Alexander Pope

Henry Headley, in Select Beauties of Ancient English Poetry (1787; 1810) 1:xvii.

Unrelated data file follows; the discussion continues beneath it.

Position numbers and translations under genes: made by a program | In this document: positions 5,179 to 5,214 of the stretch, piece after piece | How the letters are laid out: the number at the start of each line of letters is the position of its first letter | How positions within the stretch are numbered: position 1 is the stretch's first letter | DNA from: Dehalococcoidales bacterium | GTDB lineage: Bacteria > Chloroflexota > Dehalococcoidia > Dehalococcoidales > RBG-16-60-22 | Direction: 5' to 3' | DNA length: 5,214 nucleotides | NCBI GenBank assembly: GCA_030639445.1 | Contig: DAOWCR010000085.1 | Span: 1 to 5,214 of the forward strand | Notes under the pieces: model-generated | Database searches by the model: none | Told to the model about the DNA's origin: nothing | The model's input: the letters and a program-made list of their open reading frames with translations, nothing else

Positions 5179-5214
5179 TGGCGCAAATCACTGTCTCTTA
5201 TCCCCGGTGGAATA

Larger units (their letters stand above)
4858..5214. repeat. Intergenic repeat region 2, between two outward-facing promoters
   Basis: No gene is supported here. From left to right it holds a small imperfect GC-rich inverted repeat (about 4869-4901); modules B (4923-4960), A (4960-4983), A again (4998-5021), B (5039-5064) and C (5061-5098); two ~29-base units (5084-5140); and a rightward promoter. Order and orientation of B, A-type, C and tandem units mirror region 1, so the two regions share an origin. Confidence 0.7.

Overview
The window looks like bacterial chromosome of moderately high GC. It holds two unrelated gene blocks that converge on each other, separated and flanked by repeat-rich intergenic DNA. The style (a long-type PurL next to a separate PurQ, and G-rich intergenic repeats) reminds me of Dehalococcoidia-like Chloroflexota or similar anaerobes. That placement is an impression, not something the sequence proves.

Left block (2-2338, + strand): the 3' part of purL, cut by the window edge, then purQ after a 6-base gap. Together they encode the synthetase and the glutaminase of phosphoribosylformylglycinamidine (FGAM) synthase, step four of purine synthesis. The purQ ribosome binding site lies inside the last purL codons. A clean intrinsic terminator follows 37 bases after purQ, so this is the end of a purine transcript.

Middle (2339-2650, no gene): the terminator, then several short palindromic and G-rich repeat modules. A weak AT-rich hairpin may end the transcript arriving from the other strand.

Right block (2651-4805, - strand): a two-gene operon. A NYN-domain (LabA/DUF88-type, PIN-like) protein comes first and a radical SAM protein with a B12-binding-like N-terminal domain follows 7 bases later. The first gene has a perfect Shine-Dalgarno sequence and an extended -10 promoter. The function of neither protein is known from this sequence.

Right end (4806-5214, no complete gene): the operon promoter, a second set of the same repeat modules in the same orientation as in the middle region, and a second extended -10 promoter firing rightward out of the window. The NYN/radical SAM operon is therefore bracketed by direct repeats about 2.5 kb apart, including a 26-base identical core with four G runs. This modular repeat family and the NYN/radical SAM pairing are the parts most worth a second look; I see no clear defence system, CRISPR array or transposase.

His translation of Homer, timed as it was, operated like an inundation in the English Republic of Letters, and has left to this day indelible marks on more than the surface of our poetry. Co-operating with the popular stream of his other works, it has formed a sort of modern Helicon, on whose banks infant poets are allured to wander and to dream; from whose streams they are content to drink inspiration, without searching for remoter sources. Whether its waters are equally pure, salutary, and deep, with the more ancient wells of English undefiled, admits of a doubt: so forcibly affected by them, however, have, been the minds of the public since his day, and so strangely enchanted with the studied and uniform flow of his harmony, that they have not only grown indifferent, but in a great measure insensible, to the mellifluous, yet artless, numbers of Spenser, Shakspeare, and Fletcher, where the pauses are not from their clockwork construction anticipated by the ear, where there is a union of ease and energy, of dignity and of grace; and, to use the words of Dryden, "the rude sweetness of a Scotch tune, which is natural and pleasing, though not perfect." But the consequences that have ensued to the cause of Poetry, from the sway of Pope, are not the happiest: in proportion as his works were read, and the dazzle of his diction admired, proselytes, who would not originally have been scribblers of verse, were gained, and the art of tagging smooth couplets, without any reference to the character of a poet, is become an almost indispensable requisite in a fashionable education.